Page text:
The road from Jakarta to the mountainside town of Cisarua has become an all-too-familiar path for me. Here thousands of would-be refugees live. Some are searching for a boat to Australia, hoping to find an honest people smuggler. Others are negotiating the interminable processes of the United Nations High Commissioner for Refugees, praying that they may squeeze through the "front door" to the land of their dreams.
In the past 18 months I have been to Cisarua countless times - my trips triggered by a boat going down, an Australian election or another of the Byzantine twists in asylum policy.
The people here readily give their stories but they unfailingly ask for one thing in return - advice. I always try to avoid giving it.
On my first trip, on June 29, 2012, I equivocated but my words still had lasting ramifications for one man. Mohammad Sarwar Hussaini decided to do the right thing, the sensible thing, and wait for resettlement.
A year and a half later, all the people sitting with Sarwar outside their villa that day have made it to Australia. He has not. In September, Australia rejected his application. There is no right of appeal.
Not taking a boat might avoid a dangerous sea voyage but choosing resettlement has its own reefs and whirlpools, and carries a risk of sinking without trace.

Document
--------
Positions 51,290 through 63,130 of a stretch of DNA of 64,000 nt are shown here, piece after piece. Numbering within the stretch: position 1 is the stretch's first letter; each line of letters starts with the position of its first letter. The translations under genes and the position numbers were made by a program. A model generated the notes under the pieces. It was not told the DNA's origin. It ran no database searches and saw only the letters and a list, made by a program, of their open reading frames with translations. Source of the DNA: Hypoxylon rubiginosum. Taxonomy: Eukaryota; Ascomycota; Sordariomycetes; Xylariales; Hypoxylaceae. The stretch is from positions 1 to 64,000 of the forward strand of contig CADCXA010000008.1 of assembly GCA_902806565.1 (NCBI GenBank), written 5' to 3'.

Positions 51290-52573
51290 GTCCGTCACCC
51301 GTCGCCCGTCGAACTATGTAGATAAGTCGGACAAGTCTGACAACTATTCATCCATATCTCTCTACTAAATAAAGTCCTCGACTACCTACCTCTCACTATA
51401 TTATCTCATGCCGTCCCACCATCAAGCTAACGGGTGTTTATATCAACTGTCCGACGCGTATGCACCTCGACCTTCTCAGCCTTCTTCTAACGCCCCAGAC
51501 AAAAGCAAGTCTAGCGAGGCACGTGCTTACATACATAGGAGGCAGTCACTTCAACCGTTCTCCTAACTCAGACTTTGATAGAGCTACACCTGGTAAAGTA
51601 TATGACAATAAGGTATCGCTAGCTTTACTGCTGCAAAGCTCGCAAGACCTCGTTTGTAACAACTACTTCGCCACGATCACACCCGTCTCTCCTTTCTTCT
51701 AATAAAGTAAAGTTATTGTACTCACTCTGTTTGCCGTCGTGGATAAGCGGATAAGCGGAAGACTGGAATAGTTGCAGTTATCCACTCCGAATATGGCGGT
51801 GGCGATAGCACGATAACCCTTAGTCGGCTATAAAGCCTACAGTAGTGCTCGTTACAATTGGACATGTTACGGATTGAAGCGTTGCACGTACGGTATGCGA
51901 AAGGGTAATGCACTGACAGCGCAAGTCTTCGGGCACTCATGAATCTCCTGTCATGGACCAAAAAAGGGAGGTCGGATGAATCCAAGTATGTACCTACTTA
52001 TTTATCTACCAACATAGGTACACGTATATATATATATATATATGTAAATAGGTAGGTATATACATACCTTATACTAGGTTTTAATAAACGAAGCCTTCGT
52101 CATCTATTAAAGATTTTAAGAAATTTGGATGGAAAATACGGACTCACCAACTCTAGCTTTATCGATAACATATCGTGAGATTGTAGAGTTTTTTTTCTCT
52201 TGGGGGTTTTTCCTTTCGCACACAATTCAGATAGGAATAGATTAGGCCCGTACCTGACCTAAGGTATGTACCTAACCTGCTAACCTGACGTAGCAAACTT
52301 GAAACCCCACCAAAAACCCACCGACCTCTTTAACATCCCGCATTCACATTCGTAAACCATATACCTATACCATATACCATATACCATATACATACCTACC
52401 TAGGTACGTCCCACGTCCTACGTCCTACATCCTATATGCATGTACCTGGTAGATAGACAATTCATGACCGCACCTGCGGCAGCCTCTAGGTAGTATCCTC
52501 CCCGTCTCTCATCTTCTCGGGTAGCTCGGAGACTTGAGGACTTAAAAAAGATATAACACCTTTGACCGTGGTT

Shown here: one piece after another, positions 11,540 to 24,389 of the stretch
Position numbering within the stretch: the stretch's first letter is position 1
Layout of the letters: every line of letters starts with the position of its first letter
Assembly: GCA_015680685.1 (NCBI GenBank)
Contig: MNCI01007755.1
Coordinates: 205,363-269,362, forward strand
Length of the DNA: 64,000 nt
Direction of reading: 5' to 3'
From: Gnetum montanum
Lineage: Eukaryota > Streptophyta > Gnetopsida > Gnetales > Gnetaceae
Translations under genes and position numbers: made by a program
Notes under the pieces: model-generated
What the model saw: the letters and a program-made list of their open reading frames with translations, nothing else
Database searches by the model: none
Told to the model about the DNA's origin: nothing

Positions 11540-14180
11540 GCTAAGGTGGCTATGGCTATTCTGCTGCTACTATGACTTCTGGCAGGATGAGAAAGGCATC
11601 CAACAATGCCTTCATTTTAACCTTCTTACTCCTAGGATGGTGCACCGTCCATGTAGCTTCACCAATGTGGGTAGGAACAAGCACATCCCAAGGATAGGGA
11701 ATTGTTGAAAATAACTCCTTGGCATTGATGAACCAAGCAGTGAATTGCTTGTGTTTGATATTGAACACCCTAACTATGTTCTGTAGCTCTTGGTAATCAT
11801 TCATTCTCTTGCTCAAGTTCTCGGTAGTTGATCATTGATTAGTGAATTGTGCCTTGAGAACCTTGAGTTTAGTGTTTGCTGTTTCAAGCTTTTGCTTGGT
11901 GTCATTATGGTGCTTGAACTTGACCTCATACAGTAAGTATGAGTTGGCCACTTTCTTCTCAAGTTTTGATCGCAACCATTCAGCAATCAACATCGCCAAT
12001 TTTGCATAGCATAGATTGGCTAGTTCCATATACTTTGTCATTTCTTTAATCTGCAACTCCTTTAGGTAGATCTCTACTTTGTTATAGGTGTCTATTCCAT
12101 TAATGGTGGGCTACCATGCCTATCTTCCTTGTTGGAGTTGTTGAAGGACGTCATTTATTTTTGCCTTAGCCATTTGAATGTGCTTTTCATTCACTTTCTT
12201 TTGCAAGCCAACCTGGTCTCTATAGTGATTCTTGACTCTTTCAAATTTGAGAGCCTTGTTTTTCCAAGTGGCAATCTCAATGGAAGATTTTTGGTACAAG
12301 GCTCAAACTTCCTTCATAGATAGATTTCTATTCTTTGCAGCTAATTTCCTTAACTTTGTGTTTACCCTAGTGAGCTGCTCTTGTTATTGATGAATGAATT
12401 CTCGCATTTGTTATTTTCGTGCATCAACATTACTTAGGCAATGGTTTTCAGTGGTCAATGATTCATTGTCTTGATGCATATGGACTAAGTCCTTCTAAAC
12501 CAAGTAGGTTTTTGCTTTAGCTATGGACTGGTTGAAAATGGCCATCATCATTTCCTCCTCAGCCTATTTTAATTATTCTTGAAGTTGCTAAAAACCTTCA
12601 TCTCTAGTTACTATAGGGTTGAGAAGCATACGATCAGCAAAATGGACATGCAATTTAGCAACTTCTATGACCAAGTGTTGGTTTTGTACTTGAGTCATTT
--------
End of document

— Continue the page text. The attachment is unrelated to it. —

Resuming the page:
Like many ethnic Hazaras, Sarwar is twice a refugee. A shepherd from the village of Baghe Chahr in the war-torn Afghan province of Oruzgan, he fled over the hills on the back of a donkey one night in 2000 after the Taliban hacked him on the wrist and ankle with a sword for being "Kafir", or infidel. They had already killed his brother.
Sarwar went to Quetta in Pakistan. But in 2010, as the security situation there became unbearable for Hazaras, he fled again, this time leaving his family behind and heading for Australia, promising his wife, two sons and four daughters that he
would send for them when he was settled.
Once in Indonesia, Sarwar tried three times to go to Australia by boat. Each voyage failed.
He endured a year inside the Belawan immigration detention centre in Medan - by some accounts, Indonesia's worst. He was locked for long periods in his tiny cell without a view of the sky, occupying himself by cooking for 160 inmates.
While he was there, unknown to him, his daughter, Sadia Batul, made it to Australia by boat. Also without his knowledge, his eight-year-old son, Sher Ali, died in a bomb blast in Quetta.